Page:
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TPG reader Tim sent me a message on Facebook to ask about award redemption strategies:

“I currently have a stockpile of AAdvantage miles, but it seems like they’re continuously losing value. Is it okay to hold onto them, or should I try to use them as soon as possible?”

I’ve been loyal to American Airlines for years now, and while I still think there’s a lot to love about the AAdvantage program, it seems to be heading in the wrong direction. Already in 2016, we’ve seen a major devaluation in the award chart, a switch to revenue-based mileage and reduced earning rates for partner flights in economy. Unfortunately, American isn’t the only one running in this race to the bottom, and with so many loyalty programs making negative changes, it’s a good idea to shorten your horizon for award redemption.

Travel rewards make a bad long-term investment, so it’s best to avoid stockpiling them. That said, award travelers have diverse needs, so I don’t think there’s a specific number of points or miles that you could universally classify as excessive. A million miles is a lot for someone who just flies in domestic economy a few times a year, but might not be enough for someone booking a first-class international award every month. Instead of looking at the quantity of rewards in your account, consider how they fit into your upcoming travel plans.

I think a good rule of thumb is to keep enough on hand to cover you for the next year. You can adjust that timeline depending on how quickly you earn rewards through paid travel and spending — for example, you don’t need as much in your account if it’s easy to replenish. You might also add a little cushion in case of emergencies, but anything beyond that is probably overkill and leaves you more vulnerable to devaluations.

On the flip side, you don’t want to find yourself scrambling to earn more rewards because you don’t have what you need. Building a one-year reserve will give you more flexibility to take advantage of award sales and other opportunities, and it’s typically easier to find availability further in advance. Basically, you have to pace yourself; it’s good to have enough points and miles that you have options, but not so many that you don’t know what to do with them.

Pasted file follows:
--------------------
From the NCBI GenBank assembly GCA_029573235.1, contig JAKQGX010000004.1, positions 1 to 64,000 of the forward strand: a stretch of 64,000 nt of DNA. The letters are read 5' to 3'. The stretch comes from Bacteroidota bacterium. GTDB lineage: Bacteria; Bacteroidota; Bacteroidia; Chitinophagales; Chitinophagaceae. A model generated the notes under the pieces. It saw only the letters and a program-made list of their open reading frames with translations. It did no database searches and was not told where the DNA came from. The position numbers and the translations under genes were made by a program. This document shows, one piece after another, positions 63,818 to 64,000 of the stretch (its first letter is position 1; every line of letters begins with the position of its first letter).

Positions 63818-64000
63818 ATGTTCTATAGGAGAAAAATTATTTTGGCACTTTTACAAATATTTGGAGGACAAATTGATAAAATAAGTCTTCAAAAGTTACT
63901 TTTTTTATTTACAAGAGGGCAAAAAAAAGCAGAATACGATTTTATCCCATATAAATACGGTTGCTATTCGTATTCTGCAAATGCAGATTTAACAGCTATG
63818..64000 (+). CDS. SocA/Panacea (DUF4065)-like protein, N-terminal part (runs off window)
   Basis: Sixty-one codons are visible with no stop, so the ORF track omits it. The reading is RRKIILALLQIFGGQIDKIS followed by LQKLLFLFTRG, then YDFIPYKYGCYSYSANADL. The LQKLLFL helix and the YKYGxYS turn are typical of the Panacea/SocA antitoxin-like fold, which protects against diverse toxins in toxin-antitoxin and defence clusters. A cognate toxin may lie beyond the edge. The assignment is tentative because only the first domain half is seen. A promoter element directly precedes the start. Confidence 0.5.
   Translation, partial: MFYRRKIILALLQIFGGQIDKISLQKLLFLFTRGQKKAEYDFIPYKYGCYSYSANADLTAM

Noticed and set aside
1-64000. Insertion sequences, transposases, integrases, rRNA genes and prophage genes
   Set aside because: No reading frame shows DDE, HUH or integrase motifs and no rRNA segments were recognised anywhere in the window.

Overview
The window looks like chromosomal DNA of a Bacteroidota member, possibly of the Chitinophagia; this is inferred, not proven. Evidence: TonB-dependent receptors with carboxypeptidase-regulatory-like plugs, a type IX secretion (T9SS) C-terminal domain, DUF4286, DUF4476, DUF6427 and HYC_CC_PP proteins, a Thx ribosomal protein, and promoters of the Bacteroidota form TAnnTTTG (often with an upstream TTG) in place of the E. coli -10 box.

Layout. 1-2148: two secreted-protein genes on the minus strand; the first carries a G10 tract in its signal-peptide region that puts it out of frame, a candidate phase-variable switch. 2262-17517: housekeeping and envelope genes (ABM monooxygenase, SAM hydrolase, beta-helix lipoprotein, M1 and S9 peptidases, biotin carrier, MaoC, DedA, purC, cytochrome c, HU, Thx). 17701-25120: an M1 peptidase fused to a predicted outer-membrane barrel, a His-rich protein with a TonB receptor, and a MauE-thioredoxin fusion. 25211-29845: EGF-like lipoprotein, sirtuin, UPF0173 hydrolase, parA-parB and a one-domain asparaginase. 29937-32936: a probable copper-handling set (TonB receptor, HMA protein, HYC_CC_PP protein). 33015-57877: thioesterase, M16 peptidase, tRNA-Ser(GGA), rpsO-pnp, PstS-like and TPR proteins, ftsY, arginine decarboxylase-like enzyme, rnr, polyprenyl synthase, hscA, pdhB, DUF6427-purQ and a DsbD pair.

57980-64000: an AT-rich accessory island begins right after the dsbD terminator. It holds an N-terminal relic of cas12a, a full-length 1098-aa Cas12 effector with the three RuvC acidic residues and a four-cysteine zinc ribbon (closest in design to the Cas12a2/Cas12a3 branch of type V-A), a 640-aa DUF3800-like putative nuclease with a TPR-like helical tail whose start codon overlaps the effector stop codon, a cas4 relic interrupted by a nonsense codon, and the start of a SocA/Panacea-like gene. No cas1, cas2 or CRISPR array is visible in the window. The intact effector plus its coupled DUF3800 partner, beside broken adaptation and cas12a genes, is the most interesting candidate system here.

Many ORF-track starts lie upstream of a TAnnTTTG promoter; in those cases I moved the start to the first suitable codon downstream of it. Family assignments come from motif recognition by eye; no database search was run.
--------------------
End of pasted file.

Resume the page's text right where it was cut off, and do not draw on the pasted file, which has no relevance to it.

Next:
Make sure
Try not to stockpile more rewards than you plan to redeem in the next year. Image courtesy of Shutterstock.

If you have more than you need for the next year, don’t go burning your rewards just to get rid of them. Devaluations are inevitable and sometimes unpredictable, but you’ll usually get at least a few months of warning before large-scale program changes take effect. There’s no rush to redeem unless another devaluation is imminent.

Finally, some points and miles are more susceptible to devaluation than others. I’m fairly comfortable stockpiling in programs like Chase Ultimate Rewards or Amex Membership Rewards because transferable points are more likely to retain value. Those programs may implement their own negative changes from time to time, but overall they’re less risky than individual airline and hotel programs.

If you have any other questions, please tweet me @thepointsguy, message me on Facebook or send me an email at

Featured image courtesy of Shutterstock.

Chase Sapphire Preferred® Card

Even after the introduction of the Chase Sapphire Reserve, the Chase Sapphire Preferred is still a fantastic choice if you want to avoid the Reserve’s $450 annual fee, earn 2x on all travel & dining and earn a 50,000 point sign up bonus.

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More Things to Know
  • Earn 50,000 bonus points after you spend $4,000 on purchases in the first 3 months from account opening. That's $625 toward travel when you redeem through Chase Ultimate Rewards®
  • Named Best Credit Card for Flexible Travel Redemption - Kiplinger's Personal Finance, July 2016
  • 2X points on travel and dining at restaurants worldwide & 1 point per dollar spent on all other purchases.
  • Earn 5,000 bonus points after you add the first authorized user and make a purchase in the first 3 months from account opening
  • No foreign transaction fees
  • 1:1 point transfer to leading airline and hotel loyalty programs
  • Get 25% more value when you redeem for airfare, hotels, car rentals and cruises through Chase Ultimate Rewards. For example, 50,000 points are worth $625 toward travel
  • No blackout dates or travel restrictions - as long as there's a seat on the flight, you can book it through Chase Ultimate Rewards
Intro APR on Purchases
Regular APR
16.49% - 23.49% Variable
Annual Fee
Introductory Annual Fee of $0 the first year, then $95
Balance Transfer Fee
Recommended Credit
Excellent Credit

Editorial Disclaimer: Opinions expressed here are author’s alone, not those of any bank, credit card issuer, airlines or hotel chain, and have not been reviewed, approved or otherwise endorsed by any of these entities.

Disclaimer: The responses below are not provided or commissioned by the bank advertiser. Responses have not been reviewed, approved or otherwise endorsed by the bank advertiser. It is not the bank advertiser’s responsibility to ensure all posts and/or questions are answered.